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Advantage chief Julia Lo Bue-Said believes the industry is “allowing” dishonest traders to “rack up debts”, and card providers are failing to prevent it.
The Advantage Travel Partnership managing director described business-to-business (B2B) fraud as “under the radar” and said: “There isn’t a lot of talk about it because customers are not affected. You have to deal with it yourself.”
Bue-Said suggested “it’s too easy” to be dishonest in travel.
“The industry is allowing it to happen,” she told a Hill Dickinson Travel Law Seminar, referring to “a live case and criminal investigation” as a result of “financial discrepancies” involving Advantage.
She said: “We have tight processes. [So] I’m pretty sure this is happening across the sector – it just hasn’t been raised. This is about business-to-business support.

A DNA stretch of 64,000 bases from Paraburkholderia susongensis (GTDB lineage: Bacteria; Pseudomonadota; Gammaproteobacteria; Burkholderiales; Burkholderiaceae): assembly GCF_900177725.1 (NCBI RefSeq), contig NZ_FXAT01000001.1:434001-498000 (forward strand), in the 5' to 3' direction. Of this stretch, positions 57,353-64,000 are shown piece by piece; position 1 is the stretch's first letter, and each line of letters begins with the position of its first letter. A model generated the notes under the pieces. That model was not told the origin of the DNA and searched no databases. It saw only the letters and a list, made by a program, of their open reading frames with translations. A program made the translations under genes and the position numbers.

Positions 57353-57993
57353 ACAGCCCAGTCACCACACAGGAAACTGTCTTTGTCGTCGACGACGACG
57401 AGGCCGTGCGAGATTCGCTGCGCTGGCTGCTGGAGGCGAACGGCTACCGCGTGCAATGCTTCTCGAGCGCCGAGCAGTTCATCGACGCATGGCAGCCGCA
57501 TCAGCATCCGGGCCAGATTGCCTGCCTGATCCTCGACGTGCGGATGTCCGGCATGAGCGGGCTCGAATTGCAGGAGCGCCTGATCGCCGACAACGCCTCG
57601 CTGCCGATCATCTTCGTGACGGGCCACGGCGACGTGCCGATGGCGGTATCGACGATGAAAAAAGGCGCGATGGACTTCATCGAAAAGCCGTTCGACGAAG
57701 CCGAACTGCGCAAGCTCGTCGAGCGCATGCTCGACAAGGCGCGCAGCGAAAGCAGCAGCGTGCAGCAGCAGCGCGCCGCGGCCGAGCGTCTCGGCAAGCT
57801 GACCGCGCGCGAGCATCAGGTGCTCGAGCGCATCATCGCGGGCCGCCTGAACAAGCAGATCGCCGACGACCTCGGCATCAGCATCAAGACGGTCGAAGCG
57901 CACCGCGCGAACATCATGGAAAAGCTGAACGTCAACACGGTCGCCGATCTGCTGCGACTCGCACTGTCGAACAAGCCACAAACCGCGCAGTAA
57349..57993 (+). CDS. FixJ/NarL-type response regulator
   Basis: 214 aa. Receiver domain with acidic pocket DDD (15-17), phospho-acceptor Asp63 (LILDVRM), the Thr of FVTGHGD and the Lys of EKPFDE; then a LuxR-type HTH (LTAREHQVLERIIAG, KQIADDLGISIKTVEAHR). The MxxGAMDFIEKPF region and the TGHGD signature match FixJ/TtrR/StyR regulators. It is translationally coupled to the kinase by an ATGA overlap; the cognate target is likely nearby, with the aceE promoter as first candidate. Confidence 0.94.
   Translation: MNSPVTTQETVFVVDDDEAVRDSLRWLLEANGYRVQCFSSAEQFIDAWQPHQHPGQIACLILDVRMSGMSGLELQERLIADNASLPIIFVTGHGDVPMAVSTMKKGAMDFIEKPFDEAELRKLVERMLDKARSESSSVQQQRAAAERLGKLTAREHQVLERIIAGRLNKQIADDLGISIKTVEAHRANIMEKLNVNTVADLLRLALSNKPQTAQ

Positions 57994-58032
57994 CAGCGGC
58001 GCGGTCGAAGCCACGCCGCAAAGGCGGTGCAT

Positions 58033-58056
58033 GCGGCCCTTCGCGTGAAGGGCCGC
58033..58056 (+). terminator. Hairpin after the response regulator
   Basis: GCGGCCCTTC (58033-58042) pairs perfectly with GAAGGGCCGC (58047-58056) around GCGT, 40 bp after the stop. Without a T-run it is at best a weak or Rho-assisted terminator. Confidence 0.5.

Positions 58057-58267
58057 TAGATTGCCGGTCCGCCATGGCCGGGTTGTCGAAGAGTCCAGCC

“There are examples of dishonest people moving from one business to another and racking up debts of hundreds of thousands. It’s not hitting the radar, but we’re all paying for it. There has to be a way to deal with it.”
Bue-Said added: “Merchant acquirers have a big role. You wait a month for a chargeback statement and that is the first you know [of a fraud]. Yet if my [personal] card has activity out of the norm I get a call. Why aren’t measures in place for businesses?
“When you deal B2B, no verification of cards is required. A name does not have to match the card used. Simple measures could prevent fraud.”
However Barry Gooch, chairman of industry body Prevention of Fraud in Travel (Profit), warned: “You should not be sharing names of people you believe are fraudsters. You can only share data legally.”
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